Happy: A Quest for Life After Death

Saturday, November 24, 2012

Invictus II

Some days are good.  I wake up, get the kids to school, go to work, pick them up after school.  Then I nag the boys to practice the piano and finish their homework.  We have fun together sometimes.  We drink hot chocolate, and watch movies, and play games, and wrestle in the big bean bags in the basement, and read together before bed.  Many days are good. 

But some days it is all I can do to keep from flying apart.  Something sets off a trigger, and sadness and pain wash over me like a tidal wave.  The intensity is the same as it was the day Mat died – higher because now I truly know what I have lost – but now there is no one grieving with me.  For everyone else, it’s been 21 months.  For me, my soul is being torn in half right now.

When this happens it helps to get it out, and then I do everything I can to pull myself back together.  I have no choice – my kids have only one parent.  Sometimes my outlet is screaming in the car where no one else can hear me.  Sometimes it’s putting on my old running shoes and pounding up the hill next to my house – the best sledding hill for miles – hoping to trade physical pain for the emotional pain that feels so much worse.  I run up the hill hoping to make myself throw up.  No luck. Try again. Again. Again.

I’m listening to a song, a modern-day version of “Invictus” (a horrifying comparison on literary grounds, but better for playing on an iPod while running).  It’s “The Fighter,” by Gym Class Heroes:

Until the referee rings the bell, until both your eyes start to swell,
Until the crowd goes home, what we gonna do y’all?

Give ‘em hell.  Turn their heads, gonna live life ‘til we’re dead.
Give me scars, give me pain.
Then they’ll say to me (say to me, say to me),
There goes the fighter, there goes the fighter.
Here comes the fighter.
That’s what they’ll say to me (say to me, say to me),
This one’s a fighter.

Some days this motivates me to keep going.  (It also makes me want to take up boxing.)

When I can’t get away to scream or cry or run it’s worse.  Then I have to count backwards from 10,000 by seven.  I’m not good at doing math in my head, so it requires a lot of concentration.  This is key to distancing myself from the emotions that otherwise will not stay tamped down.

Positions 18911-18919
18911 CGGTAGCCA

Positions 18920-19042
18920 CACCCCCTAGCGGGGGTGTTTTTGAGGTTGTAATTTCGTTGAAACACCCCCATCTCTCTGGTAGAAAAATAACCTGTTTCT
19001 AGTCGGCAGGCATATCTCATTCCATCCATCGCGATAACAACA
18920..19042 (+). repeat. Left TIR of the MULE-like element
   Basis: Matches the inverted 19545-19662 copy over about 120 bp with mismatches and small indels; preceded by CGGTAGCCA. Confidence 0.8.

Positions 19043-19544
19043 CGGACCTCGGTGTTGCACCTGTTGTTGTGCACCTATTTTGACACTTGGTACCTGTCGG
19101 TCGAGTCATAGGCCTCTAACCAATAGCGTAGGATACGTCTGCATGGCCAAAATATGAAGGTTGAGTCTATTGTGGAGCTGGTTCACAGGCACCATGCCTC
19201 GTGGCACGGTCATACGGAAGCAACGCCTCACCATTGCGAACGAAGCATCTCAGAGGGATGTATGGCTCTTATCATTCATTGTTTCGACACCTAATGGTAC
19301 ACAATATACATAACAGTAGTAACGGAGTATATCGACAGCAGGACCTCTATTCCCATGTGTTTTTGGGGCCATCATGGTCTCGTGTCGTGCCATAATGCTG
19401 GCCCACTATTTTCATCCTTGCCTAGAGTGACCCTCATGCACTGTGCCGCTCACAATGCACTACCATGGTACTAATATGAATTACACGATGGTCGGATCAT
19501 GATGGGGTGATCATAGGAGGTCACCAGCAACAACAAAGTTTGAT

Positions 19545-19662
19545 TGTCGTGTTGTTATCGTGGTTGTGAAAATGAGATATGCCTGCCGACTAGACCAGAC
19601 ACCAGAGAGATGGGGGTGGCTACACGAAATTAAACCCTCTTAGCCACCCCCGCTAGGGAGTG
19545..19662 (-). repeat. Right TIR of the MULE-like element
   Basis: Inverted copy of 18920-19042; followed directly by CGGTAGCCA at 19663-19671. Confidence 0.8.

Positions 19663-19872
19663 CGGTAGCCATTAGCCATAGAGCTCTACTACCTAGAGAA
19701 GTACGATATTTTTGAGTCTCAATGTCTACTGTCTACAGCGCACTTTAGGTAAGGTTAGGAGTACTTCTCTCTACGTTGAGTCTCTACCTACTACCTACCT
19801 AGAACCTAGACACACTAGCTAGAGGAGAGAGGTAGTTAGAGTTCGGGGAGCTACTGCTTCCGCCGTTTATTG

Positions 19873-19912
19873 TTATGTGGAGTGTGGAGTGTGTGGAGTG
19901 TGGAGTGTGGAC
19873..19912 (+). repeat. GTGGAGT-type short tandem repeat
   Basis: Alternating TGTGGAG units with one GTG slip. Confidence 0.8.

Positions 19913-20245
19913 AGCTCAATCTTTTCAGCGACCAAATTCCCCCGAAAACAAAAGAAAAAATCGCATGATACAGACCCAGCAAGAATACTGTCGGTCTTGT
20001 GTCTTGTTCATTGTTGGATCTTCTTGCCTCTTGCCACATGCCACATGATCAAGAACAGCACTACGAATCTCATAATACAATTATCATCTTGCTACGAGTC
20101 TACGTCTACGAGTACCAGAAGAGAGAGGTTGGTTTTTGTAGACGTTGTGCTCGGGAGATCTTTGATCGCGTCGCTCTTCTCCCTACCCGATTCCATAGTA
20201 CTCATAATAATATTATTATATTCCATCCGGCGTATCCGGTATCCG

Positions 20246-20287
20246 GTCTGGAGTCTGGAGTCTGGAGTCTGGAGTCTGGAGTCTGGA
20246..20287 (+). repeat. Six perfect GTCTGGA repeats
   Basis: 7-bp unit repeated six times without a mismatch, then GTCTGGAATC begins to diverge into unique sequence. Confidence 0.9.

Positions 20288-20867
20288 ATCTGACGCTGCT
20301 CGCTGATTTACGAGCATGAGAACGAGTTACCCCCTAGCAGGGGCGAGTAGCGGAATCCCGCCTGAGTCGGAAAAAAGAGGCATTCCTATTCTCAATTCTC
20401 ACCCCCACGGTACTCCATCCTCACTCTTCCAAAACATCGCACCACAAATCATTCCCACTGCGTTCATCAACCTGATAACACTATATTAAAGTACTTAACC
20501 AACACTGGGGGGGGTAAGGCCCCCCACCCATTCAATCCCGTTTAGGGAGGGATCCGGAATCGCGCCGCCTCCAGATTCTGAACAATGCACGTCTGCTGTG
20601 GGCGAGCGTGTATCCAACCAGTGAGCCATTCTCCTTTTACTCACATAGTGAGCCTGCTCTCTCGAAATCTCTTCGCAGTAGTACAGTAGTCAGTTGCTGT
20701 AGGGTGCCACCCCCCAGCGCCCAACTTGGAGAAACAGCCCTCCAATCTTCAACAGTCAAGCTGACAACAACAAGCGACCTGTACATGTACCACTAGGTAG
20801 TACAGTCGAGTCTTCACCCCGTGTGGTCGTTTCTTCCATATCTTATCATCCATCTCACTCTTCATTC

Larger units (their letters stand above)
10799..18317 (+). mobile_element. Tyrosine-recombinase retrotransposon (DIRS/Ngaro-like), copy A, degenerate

When you see me next, I will most likely be fine.  I will be thinking the same thoughts you’re probably thinking. ‘What should I make for dinner?’ or ‘Is there any hope at all for the Red Sox next season?’ or ‘Hello, Mary Ellen, the eighties are calling.  They want their mom jeans back.’

But if I look deep in concentration, and maybe I’m even moving my lips a little, then what I’m thinking is, “Seven thousand nine hundred and ninety eight, seven thousand nine hundred and ninety one, seven thousand nine hundred and eighty four …”


EmilyCC said...

Both your post and the song are poetic reminders about the persistent and interminable emotions of grief.

Jodi and Jesse said...

You are a gifted writer. Your words make your pain tangible to me. I wish there was something I could do for you. No bandaids big enough for emotional pain. I love you and am so grateful to know you.

Rachel Morrow said...

Where'd you get the idea to count backwards?! I've also been fascinated with boxing. Do you have the Kathy Smith boxing video? I'm so sorry you are struggling with unimaginable grief, but so glad that you have found outlets to release some of the pain. Love ya! I'll keep praying . . .

Anonymous said...
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SLP said...

I was singing the song right along with you!
I think the act of getting up each day to face it all - and to face it alone - happens only with persistence.
Wish I were there to hold your hand...
Love ya,

Jennifer said...

I know exactly how you feel.

There is something about year 2. The realization that this is it, this is your life now and thats not changing.

I have also found that talking about Dave makes people uncomfortable because they don't know how to respond. Sometimes you just want to remember how much fun you had and people think they need to comfort you....Im sure you know what I mean.

It was strange when I realized that although I know people miss him they didn't love him the way I did so they aren't grieving as intensely as I am still.

This whole grieving thing really is just the worst.

Emily said...

That's funny that you're counting backwards by seven. It's part of some neurological test to count backwards by 7 starting from 100; Scott did this test on a bunch of patients while on a stroke rotation to access brain function. You can take some comfort in knowing that your brain is still in tact. :)

We love you!

Roger and Candi Merrill said...

Oh my gosh. I just stumbled upon your blog by accident. My husband has been fighting leukemia for 8 years and it most likely losing the battle now. I have been wondering how I am going to deal with losing him, aware that others want to do something, say something...but there is nothing they can say that will help. I don't know - haven't gone through that part of the journey yet. I think all we can do is to keep putting one foot in front of the other. Our blog is The Bone Marrow Boogie. http://bonemarrowboogie.blogspot.com/
I realize that reading our blog might take you back and that might not be a good thing. Thanks for writing yours.